Bonhams | 2018-10-08 | Collectors Motorcars and Automobilia Auction Philadelphia Simeone Foundation Automotive Museum | Venue : Philadelphia, Simeone Foundation Automotive Museum
Lot No. : 116
Year : 1923
Engine Size : -
Chassis No. : #82LK
Engine No. : #R65
Estimate : US$ 125,000 - 175,000
US$ 117,600
Rolls-Royce Silver Ghost Piccadilly Roadster Sold


7,428cc L-Head Inline 6-Cylinder Engine
85bhp at 2,300rpm
4-Speed Manual Transmission
Front and Rear Leaf Spring Suspension
4-Wheel Drum Brakes
*Well known ownership history from new
*Derby built example of Rolls-Royce excellence
*Beautifully crafted bodywork in the style of the classic Piccadilly Roadster
*Eligible for touring events worldwide
Rolls-Royce came early to America. In 1906, C.S. Rolls himself brought three cars to race at New York's Empire City track. An exhibit at the annual auto show followed, where three cars were sold. In 1913, a New York depot was set up with coachbuilders Brewster & Co., who bodied the majority of the imported chassis. In 1919, Rolls acquired a factory in Springfield, Massachusetts and began to manufacture the Silver Ghost. In addition to Brewster, American Rolls-Royces were bodied by many other prestige coachbuilders, a number of them under the hallmark of Rolls-Royce Custom Coach Work. Included in this bevy of eastern craftsmanship were such companies as Biddle & Smart, Willoughby, Merrimac and Holbrook. In order to have cars ready for customers who wished to buy off the showroom floor, a range of standard designs was prepared, to be executed by the aforementioned firms. Included were the Pall Mall tourer, Oxford seven-passenger tourer, Piccadilly Roadster and Mayfair and Riviera town cars. The Piccadilly Roadster is one of the most desirable of all Springfield Rolls-Royce combinations. It combines excellent performance, sleek, distinctive design and intimate sporting character in an automobile of the highest quality.
Initially the same as its British counterpart, the Springfield Silver Ghost chassis evolved over the years to adapt to its adopted country. First were component substitutions, American Bosch ignition in place of the Watford magneto, American wheels replacing Dunlops and eventually all electrical equipment was of local manufacture. By 1924, six-volt electrics had been adopted, and the following year the chassis was reconfigured for left-hand drive. At the same time, the four-speed, right-hand-shifted gearbox gave way to an American-style three-speed with center change.
In its infancy, the automotive industry was an environment where engineering and design were rapidly evolving. While motor cars by competing manufacturers proved to be crude and quickly showing age, it was Rolls-Royce's Silver Ghost that solidified the company's reputation for producing reliable vehicles that were precisely engineered and delivered with exceptional attention to detail. The Silver Ghost remained in production in England until 1925 and at Rolls-Royce's Springfield plant in the USA until 1926, the longest production run of any model from that celebrated company.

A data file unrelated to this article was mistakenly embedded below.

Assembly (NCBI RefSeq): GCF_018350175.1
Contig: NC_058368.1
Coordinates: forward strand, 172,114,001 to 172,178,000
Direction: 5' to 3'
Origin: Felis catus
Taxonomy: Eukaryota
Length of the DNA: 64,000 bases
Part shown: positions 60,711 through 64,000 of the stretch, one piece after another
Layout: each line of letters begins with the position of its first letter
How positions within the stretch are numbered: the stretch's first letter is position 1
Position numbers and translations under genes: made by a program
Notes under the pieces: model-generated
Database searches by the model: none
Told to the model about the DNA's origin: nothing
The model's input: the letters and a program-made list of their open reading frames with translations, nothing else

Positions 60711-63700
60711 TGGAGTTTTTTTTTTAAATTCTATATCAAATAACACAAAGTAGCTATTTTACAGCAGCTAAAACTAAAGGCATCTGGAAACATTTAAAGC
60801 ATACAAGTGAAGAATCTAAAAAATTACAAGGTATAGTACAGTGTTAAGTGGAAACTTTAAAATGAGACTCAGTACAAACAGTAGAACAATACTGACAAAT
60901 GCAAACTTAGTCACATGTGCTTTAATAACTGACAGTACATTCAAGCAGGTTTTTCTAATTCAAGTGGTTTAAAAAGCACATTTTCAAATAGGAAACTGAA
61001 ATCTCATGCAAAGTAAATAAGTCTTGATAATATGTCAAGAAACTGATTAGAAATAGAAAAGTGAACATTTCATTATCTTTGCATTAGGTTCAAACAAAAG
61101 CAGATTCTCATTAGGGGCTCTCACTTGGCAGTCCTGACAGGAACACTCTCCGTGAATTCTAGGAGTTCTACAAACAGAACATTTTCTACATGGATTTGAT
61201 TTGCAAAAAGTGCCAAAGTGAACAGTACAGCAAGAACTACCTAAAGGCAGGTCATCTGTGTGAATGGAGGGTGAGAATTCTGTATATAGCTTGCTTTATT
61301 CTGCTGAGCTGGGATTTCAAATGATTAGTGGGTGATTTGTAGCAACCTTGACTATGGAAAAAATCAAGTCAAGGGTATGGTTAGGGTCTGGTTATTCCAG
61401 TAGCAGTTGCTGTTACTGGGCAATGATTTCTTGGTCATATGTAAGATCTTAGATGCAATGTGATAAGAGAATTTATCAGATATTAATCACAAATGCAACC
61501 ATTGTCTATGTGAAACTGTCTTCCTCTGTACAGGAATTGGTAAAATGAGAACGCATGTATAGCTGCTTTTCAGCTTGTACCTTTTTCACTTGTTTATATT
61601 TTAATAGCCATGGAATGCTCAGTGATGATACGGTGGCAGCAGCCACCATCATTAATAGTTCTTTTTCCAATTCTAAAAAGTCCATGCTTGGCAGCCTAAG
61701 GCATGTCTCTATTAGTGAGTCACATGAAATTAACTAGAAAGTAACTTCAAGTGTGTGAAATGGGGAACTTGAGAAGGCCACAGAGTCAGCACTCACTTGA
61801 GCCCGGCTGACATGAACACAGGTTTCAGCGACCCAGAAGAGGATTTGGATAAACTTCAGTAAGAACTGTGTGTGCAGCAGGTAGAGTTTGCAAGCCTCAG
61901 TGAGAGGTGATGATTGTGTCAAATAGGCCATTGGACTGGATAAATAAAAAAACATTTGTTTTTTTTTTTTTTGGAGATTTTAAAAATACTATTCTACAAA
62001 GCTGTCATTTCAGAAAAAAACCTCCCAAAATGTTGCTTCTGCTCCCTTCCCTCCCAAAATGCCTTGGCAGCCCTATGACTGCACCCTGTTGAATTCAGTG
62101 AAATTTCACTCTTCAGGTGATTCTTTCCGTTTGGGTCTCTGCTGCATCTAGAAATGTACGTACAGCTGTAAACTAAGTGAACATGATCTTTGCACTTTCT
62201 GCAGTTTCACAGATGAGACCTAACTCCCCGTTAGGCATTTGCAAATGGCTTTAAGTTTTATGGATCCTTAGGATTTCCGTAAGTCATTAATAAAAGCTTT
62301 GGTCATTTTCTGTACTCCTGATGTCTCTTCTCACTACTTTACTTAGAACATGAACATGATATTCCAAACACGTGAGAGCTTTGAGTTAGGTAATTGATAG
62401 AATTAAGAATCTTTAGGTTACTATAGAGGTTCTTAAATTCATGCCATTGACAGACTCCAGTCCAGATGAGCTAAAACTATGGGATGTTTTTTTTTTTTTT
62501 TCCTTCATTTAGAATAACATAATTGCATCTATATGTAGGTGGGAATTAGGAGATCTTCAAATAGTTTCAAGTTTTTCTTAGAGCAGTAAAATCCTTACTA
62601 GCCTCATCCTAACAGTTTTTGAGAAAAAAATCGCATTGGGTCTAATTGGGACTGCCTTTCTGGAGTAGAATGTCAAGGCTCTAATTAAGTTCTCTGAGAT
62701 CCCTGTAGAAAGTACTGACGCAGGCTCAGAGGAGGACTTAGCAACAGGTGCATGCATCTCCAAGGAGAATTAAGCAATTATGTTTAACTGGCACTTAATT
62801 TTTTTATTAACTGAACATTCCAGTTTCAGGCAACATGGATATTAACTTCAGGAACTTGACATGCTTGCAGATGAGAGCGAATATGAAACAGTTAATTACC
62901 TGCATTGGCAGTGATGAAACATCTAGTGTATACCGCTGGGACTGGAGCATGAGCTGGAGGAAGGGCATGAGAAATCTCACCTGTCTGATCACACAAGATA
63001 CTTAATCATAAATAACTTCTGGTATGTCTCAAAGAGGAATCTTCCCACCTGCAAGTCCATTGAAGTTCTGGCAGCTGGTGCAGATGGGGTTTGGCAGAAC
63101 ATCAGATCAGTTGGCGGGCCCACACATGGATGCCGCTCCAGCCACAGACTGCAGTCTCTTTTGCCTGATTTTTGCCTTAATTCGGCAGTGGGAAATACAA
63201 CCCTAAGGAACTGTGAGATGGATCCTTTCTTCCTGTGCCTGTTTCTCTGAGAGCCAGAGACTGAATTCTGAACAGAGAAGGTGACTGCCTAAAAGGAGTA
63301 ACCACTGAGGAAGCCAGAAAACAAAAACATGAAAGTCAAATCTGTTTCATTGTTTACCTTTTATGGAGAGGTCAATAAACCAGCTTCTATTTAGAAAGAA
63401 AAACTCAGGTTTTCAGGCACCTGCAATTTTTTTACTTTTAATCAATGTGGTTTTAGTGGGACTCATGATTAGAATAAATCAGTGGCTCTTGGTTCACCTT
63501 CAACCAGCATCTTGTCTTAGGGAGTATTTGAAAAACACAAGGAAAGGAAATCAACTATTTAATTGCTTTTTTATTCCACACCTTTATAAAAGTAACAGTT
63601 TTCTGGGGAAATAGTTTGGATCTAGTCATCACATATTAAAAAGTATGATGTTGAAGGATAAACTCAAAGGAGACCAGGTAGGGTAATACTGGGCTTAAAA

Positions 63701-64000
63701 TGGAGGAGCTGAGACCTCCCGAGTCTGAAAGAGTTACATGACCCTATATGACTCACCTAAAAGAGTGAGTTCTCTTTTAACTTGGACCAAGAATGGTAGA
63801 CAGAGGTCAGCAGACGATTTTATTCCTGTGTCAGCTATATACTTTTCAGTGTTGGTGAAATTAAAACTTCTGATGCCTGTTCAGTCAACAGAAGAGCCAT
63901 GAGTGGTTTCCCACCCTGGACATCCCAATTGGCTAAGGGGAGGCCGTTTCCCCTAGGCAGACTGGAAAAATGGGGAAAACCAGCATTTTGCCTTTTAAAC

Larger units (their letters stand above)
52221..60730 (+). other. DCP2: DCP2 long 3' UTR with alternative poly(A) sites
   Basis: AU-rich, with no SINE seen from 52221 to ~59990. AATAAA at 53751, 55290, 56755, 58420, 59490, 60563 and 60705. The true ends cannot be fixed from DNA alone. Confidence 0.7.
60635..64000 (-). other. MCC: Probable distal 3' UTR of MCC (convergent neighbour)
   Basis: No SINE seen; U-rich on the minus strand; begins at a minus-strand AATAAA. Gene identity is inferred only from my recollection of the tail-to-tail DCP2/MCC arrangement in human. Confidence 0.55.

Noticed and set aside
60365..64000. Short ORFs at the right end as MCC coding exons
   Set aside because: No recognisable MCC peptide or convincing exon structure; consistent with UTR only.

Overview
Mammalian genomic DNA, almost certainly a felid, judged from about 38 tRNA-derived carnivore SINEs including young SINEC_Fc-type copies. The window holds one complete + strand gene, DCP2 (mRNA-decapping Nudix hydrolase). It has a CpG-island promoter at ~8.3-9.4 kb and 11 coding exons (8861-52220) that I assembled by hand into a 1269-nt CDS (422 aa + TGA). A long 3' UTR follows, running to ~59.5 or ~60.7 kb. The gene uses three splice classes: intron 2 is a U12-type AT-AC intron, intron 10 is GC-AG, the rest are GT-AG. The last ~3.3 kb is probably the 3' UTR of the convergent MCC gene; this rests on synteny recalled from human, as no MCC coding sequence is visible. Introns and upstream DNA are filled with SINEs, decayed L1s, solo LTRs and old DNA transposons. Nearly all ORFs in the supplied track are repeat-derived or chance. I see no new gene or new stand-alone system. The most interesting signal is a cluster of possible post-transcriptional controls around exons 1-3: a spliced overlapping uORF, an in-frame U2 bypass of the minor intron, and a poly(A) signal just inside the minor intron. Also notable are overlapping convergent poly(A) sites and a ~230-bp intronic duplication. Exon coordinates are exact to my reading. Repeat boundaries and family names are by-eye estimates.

This Silver Ghost, chassis 82LK, was built in Rolls Royce's Derby factory, sold new in the UK to Mr. Paul Goudie of Surrey on December 17, 1923. In 1927, the car changed ownership to a buyer in Kent. It remained there until 1947, when it sold to E.P Richmond. Chassis 82LK continued under the ownership of various proprietors in the UK until 1954, when it was imported into the US for the first time. Once stateside, It was purchased by a Pennsylvanian collector who had several Silver Ghosts. In 1969, the car was sold to a California based collector and circulated in California until 1989, when it was exported to Japan. The car made its return to the US in 2016 when it was acquired by the current owner.
The original body fitted on this chassis was a landaulet configuration built by Hooper. In the late 1980s, California metal shaper Marcel Delay placed upon this Silver Ghost coachwork in the style of the 2/4 passenger Piccadilly Roadster. This desirable body shows very well with it's 1980s restoration in ivory over red leather interior.
Mechanically, 82LK is fitted with the 7,428cc L-Head inline 6-cylinder engine (R65) that attributed to naming the Silver Ghost. With heads casted to the cylinders and a large crank to offset engine vibration, the Silver Ghost's engine ran smoothly and quietly, impressing all who drove the car when new. Mated to the engine is a 4-speed manual transmission that is well known for its top-gear functionality, allowing drivers to operate from a standstill and accelerate to cruising speed without having to shift. Additionally, this car was fitted with 4-wheel servo assisted brakes in April of 1925.
The first advertisement for the Silver Ghost asked the question: Is this the best car in the world? Rolls-Royce's search for perfection created a car that is still known for luxury and excellence 100 years after being introduced.

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